When it all comes together, fire up some Guitar Hero 1, 2, or 3 (screw that 80s edition) and play!

Thanks toMatt for all the work and photos and Adam for the Guitar Hero playing.

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    231 Discussions


    Question 2 months ago on Introduction

    Hope you still read this. Do you have the capacity to still make some of those buttons? Be happy to pay a fair price for them.


    9 years ago on Introduction

    Maybe I missed it, or maybe I didn't understand it, but do the LEDs draw power from the already existing powersource or did you attach these to a battery? If they are attached to the preexisting powersource, what would you say would be the best way to attach them to a battery instead?

    1 reply

    Reply 7 months ago

    As per what I know, he drew the power from the existing power source of the guitar. If he used it from an external source, the LEDs would be constantly on, unless he connected that external source to the power source of the guitar, extending its life. But I would say he connected the LEDs straight to the guitar


    8 years ago on Step 10

    you could search for the power pins on the connector between the guitar and the play-station and used them instead of the battery but be sure to use resistor(s) because the console gives any controller it uses 5volts.


    11 years ago on Step 10

    why did you use WHITE leds man, it would be so much better if youused color coordinating leds.i also dont understand yu had to make molds, you could drill a smaller hole and have he led shinethru the plastic. il make an instructable for a WII guitar soon

    4 replies

    Reply 10 years ago on Step 10

    strong enough LEDs would probably shine through, but it would be significantly inferior to the molding method.


    9 years ago on Step 9

    Hey i'm thinking that it might have been easier to board mount the leds and just relay the lighting off the boards buttons... can you think of any reason why this wouldn't work?  also do you notice any dimming of the buttons when multiples are held? since they are all on the same power supply?  Perhaps if its too noticeable you could up the battery and just use resistors in line... that way there is more voltage available for when two or three batteries are pressed.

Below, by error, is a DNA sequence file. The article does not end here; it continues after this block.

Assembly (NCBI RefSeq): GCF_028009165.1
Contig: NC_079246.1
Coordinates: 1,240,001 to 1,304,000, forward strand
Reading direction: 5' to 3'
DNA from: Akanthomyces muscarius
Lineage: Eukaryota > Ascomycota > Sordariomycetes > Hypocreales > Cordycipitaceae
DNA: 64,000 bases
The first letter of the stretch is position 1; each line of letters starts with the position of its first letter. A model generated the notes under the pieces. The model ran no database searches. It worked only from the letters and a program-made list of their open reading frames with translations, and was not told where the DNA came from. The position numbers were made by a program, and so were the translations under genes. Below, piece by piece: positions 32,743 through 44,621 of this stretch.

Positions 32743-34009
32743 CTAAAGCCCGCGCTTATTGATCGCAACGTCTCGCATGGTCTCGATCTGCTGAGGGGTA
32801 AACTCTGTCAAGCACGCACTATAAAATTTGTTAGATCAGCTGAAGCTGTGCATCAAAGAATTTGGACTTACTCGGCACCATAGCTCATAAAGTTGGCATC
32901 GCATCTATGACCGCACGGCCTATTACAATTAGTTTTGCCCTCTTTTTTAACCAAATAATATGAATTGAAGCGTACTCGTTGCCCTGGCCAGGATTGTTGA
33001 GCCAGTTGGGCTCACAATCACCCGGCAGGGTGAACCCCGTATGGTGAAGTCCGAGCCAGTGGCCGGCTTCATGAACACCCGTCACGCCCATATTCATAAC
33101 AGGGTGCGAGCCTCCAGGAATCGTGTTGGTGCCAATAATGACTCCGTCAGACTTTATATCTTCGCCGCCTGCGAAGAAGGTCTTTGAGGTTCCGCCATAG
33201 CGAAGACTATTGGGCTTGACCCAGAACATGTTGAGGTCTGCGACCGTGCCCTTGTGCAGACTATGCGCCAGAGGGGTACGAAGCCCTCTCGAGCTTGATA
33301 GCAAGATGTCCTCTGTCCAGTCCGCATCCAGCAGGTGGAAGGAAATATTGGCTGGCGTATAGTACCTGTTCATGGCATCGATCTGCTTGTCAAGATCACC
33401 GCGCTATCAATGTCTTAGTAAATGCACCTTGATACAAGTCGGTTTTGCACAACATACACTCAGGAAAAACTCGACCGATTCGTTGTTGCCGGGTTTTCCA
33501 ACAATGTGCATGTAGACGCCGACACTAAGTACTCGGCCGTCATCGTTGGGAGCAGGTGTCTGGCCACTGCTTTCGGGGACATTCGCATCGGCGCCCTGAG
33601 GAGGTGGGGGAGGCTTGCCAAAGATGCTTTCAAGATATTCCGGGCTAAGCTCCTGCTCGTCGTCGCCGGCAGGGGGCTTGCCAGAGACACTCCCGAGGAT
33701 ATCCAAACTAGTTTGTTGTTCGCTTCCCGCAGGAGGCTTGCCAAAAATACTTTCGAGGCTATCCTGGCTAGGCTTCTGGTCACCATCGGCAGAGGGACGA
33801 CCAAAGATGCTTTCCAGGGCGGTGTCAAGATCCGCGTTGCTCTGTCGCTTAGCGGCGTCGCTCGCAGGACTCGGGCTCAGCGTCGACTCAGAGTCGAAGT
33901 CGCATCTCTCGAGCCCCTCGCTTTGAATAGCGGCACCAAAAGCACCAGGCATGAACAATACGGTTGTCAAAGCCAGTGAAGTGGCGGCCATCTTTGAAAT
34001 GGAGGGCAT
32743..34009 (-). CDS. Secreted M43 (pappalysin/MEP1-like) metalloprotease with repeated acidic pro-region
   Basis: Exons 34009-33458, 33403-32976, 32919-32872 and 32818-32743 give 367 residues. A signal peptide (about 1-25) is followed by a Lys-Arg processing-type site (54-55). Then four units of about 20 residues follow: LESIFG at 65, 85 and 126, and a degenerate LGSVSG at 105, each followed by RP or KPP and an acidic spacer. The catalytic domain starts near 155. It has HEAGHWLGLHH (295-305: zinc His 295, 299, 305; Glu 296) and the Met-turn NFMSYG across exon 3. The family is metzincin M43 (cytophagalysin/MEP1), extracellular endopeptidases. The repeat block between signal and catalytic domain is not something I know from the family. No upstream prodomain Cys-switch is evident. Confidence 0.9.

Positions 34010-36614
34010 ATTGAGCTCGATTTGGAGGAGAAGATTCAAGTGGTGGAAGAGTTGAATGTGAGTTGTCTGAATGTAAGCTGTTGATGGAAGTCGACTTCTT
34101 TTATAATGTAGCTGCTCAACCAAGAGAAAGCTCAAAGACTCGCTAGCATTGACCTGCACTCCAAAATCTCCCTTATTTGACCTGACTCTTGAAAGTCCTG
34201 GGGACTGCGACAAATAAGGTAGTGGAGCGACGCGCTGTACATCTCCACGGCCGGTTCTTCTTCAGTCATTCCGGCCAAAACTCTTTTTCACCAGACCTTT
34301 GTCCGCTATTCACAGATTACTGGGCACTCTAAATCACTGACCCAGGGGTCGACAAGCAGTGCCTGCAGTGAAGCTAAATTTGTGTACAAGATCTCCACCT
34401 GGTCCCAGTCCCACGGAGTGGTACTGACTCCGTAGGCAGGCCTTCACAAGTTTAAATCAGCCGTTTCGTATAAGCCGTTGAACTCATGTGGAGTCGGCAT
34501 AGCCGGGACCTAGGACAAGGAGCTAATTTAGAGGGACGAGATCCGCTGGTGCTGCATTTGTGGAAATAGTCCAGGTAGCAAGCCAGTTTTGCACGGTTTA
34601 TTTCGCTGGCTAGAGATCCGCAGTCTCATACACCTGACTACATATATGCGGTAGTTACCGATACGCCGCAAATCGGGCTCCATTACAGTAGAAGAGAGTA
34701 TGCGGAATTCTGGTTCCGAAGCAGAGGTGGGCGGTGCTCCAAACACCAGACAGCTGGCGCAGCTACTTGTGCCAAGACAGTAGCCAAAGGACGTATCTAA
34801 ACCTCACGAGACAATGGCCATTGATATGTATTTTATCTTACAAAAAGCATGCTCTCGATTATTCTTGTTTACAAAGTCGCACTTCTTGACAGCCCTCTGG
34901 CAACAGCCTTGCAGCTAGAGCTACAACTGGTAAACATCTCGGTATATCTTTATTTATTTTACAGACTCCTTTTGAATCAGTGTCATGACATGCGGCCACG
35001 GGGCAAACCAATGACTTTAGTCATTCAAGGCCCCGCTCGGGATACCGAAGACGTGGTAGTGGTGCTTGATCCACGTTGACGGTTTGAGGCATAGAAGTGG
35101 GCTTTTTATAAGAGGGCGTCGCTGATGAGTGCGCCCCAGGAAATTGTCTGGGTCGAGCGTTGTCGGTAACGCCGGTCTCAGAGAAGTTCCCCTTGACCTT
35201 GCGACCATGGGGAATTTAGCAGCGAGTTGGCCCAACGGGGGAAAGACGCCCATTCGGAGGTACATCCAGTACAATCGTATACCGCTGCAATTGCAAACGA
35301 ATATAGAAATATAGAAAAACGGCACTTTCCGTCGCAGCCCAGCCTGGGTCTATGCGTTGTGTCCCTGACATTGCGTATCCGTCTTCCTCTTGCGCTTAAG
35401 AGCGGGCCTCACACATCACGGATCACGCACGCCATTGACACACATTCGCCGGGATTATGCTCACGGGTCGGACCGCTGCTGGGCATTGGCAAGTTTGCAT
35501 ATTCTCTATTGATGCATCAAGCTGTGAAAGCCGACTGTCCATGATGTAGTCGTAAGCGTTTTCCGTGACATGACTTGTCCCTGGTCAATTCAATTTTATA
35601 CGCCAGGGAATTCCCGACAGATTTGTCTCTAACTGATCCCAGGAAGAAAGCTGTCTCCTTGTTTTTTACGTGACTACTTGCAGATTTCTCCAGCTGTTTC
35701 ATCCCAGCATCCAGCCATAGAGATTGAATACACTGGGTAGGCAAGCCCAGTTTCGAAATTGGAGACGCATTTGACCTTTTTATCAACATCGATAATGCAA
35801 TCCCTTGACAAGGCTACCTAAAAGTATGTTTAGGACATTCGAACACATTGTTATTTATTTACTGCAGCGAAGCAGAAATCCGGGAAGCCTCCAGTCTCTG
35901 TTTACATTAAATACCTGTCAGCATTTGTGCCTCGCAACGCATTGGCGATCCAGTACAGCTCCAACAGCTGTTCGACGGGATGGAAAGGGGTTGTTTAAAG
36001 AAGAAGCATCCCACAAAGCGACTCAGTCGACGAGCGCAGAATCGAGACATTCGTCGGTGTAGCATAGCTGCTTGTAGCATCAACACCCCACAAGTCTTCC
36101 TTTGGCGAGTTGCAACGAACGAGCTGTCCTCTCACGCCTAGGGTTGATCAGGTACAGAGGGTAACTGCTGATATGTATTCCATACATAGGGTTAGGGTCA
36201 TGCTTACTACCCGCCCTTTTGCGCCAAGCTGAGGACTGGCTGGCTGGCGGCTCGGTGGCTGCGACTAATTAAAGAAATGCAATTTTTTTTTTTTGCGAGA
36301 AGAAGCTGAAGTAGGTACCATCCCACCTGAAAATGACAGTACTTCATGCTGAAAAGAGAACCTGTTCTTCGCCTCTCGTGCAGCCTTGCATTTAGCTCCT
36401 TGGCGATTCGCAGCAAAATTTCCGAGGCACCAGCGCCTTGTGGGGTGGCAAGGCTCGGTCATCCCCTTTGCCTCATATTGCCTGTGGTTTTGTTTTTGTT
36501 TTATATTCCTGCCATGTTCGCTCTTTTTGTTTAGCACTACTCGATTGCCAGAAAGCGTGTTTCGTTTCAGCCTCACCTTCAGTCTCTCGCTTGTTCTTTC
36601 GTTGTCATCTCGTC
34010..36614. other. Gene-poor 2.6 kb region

I am desperate for a wiring diagram for the ps2 wired sg controller, the hot glue that holds the 7 wires from the main cord down broke off, making the tiny solders break as well. do you know the pattern of the colored wires to the board, or could you look and post them to me. I can't afford a new one, and have the tools to fix it, just don't know the wiring pattern. Perhaps you have a diagram. Thanks alot.


    10 years ago on Step 3

    do you want to produce two pairs for me? plz xD


    12 years ago on Step 9

    this is awesome! thanks! do you have any pictures of the battery that you hooked this up to?? im just wondering because i dont know exactly how to wire it up and what battery to use thanks

    4 replies

    Reply 11 years ago on Step 9

    well it seems to me that the top end of the wire, of this picture where the circuit board is on top would be the positive end, so attach that wire to the positive end of the 9volt. then the bottom would be then negative end, so attach it to the bottom wire to the negative end of the battery. if this doesn't work and you are sure you have done every thing else right, then switch the wires. It should work then


    Reply 11 years ago on Step 9

    Do you have to worry about adding resistors to a 9v battery? This may be a dumb question as I know absolutely nothing about electronics, but I did blow out the LED's I used on my last attempt at an LED project.


    Reply 10 years ago on Introduction

    you will fry the LEDs if you run them on too high of voltage. My LEDs, 3.3-3.6 V, heated up and dimmed ominously when I ran 4.5 V (3 AAs) through them, and I'd imagine 9V would be catastrophic.


    Reply 10 years ago on Introduction

    They go super bright for 1 second, then slowly dim to nothing, they it emits smoke, and sometimes explodes in two.